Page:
Sleeper Watch: Diamondbacks Righty Josh Green
SCOTTSDALE, Ariz. — The Diamondbacks didn’t get much fanfare when they selected righthander Josh Green in the 14th round last summer. He spent his first three seasons at Southeastern Louisiana as a reliever before moving to into the rotation as a senior. He didn’t strike out many hitters with Lions, but he didn’t issue many walks, either.
What he did, however, was sink the living daylights out of a low- to mid-90s fastball over and over again to get the opposition to beat the ball into the ground. He continued to do that in his first taste of pro ball with short-season Hillsboro, where he racked up an absurd ratio of 3.53 groundouts for every one fly out.
Keeping the ball on the ground during the fly ball revolution is an extremely valuable skill, but it was clear on the Arizona backfields that he has the stuff to strike hitters out, too. Now, it’s a matter of refining his raw materials and turning himself into the complete package.
“He’s got a lot of natural ability,” high Class A Visalia pitching coach Shane Loux said. “The ball comes out hot, it’s got natural sink. You can’t coach that—you’ve either got it or you don’t. We can teach a little bit of run, but he’s got some sink. It’s pretty fun to watch.”
Pitching in an early morning intrasquad scrimmage on Monday, Green touched as high as 96 mph with his fastball and backed it up with a full complement of offspeed pitches.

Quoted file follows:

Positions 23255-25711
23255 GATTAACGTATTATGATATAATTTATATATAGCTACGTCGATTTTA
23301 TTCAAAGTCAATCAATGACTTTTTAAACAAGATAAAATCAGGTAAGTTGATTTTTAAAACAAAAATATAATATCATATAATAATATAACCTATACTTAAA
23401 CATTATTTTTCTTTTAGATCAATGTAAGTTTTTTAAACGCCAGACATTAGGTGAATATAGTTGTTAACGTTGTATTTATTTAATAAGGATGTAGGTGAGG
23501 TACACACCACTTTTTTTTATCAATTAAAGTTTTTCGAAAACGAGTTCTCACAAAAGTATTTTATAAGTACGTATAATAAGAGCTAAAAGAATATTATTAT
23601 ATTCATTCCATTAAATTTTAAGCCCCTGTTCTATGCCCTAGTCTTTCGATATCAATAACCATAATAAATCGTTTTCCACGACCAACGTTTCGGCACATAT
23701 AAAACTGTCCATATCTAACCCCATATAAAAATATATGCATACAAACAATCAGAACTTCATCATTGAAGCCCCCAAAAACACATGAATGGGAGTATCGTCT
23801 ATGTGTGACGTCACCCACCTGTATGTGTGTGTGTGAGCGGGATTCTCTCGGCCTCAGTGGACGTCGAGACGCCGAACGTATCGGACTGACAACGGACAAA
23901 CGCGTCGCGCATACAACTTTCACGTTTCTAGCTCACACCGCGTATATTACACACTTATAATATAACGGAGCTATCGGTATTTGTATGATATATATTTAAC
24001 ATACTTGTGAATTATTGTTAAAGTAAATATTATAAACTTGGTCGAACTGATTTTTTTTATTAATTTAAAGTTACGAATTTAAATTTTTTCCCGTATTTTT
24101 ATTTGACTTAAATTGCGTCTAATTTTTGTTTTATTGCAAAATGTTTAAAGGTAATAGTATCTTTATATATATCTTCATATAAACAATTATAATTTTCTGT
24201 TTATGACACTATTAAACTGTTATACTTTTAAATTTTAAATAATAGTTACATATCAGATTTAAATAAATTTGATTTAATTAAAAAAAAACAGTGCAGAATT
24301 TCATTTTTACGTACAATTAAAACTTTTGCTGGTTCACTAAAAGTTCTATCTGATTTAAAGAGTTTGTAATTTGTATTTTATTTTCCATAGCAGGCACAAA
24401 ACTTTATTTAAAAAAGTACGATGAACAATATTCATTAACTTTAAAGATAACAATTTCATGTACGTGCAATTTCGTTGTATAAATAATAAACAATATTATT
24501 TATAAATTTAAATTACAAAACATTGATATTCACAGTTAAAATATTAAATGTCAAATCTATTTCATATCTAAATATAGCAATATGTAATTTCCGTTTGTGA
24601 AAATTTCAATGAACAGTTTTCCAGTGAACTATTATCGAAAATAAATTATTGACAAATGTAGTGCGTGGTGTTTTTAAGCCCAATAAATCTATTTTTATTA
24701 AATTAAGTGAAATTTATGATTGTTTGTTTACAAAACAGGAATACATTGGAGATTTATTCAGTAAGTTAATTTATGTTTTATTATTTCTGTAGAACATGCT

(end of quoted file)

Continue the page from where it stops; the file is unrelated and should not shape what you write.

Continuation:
Green also employed a mid-80s changeup with plenty of fade and sink, and he showed no fear using the pitch to both sides. He threw both a slider and curveball, with the latter pitch showing particularly well.
With the pure ingredients in place, the D-backs can go to work fine-tuning Green into what they ultimately believe will be a member of the major league rotation. They want to turn his slider into more of a cutter, get his changeup to better mimic his fastball and educate him on the finer arts of reading swings and sequencing his pitches based on situation.
For now, though, what they’ve got to work with is very intriguing.
Josh Green Finds What He's Looking For
The 25-year-old righthander spent 2020 developing a weapon to complement his dominant sinker.
“I saw that we got him in the 14th round, and I absolutely, 100 percent thought we got a steal,” Loux said. “He’s got a major league body already, he’s got really good stuff, and he’s only going to get better.”